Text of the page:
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David

David
3
The scars were certainly noticeable, one in particular crossing the man’s scalp
and stretching clear to his cheek bone, deep and livid in appearance. As the
penetrating whispers continued, the young woman turned her head and stared at the
older women, who returned the stare with arrogant interest. Resolutely she rose to
her feet. The man grasped her hand and spoke in a low voice, but she simply shook
her head and crossed the floor to the opposite corner. What she said nobody could
hear, except for the recipients of her anger, who quickly picked up their belongings
and left the cafe. The young woman came back to her companion and sat down again,
while the other customers turned to their refreshments and following the usual
conventions, continued their own private conversations and pretended they had
witnessed nothing.
’That didn’t take long,’ remarked the man, mildly. ’What did you talk about?’
’I simply told them the truth. Where, and how you got those scars, and just why
I think you are the most handsome man in the world.’
He raised an eyebrow, distorting his face in the area of the deepest scar. ’Is that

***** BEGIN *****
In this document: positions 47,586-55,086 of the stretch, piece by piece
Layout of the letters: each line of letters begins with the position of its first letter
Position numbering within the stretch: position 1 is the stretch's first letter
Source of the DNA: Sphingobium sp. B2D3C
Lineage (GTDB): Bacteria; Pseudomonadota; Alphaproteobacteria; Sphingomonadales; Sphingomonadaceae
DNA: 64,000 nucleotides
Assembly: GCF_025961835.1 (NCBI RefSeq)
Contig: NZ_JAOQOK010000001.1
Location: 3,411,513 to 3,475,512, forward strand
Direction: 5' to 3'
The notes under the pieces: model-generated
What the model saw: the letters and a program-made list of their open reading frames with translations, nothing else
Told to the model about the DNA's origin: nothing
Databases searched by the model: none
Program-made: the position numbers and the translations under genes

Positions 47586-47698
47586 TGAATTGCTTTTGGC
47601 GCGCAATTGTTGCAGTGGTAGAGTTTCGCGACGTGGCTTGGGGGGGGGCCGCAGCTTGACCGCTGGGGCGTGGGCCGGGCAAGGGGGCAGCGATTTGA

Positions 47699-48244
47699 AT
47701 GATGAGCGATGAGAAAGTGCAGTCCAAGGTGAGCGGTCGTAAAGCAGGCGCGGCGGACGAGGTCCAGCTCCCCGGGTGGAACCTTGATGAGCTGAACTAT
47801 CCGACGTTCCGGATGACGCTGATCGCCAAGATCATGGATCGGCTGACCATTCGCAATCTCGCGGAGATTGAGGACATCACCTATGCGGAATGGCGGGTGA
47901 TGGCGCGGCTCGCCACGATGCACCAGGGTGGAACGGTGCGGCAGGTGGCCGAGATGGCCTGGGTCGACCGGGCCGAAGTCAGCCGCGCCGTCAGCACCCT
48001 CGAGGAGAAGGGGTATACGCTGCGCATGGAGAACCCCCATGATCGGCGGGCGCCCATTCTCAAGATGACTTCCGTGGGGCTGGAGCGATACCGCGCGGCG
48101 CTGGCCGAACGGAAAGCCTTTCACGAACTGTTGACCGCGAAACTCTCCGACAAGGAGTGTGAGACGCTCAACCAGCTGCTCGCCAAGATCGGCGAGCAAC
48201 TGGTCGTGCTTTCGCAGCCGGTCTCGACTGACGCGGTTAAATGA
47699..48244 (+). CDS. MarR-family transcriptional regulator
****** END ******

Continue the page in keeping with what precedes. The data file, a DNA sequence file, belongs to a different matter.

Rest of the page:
all? They seemed to leave in a bit of a hurry.’
A flush rose on the woman’s face. ’Well, I may have said one or two other
things.’
’And?’
The woman’s eyes looked away for a moment, gleaming with amusement, and
she pursed her lips. ’They claimed they had never been so insulted in all their lives,
so I invited them to listen a bit longer, as I was sure I could improve on my speech. I
may have used some strong language, too.’
He gave a short, barely suppressed laugh. ’Only may?’
’Oh, all right. I know all the words, and I did use some strong language. That’s
when they left.’
’You didn’t make friends then?’
’I didn’t, but nobody abuses the man I love, not in my hearing, anyway. After
what you have been through, David, I have no intention of letting you suffer that sort
of foolishness.’
He took her hand, stroking her slender fingers pensively. ’I’m not as young as I
was, but I’m not exactly deaf. I got the distinct impression they insulted you as well.’
’Well, yes. That doesn’t matter. I’ve heard that sort of thing all my life. There’s
nothing very strange about it, you know that.’
’Yes, I know,’ he replied. ’I guess you never really get used to it. If it was me, I’d
be fighting back and giving as good as I got, if not a good deal better.’
’I tried that once,’ she said. ’It doesn’t really work. On the contrary, it tends to
encourage more of the same. You just have to learn to ignore it.’
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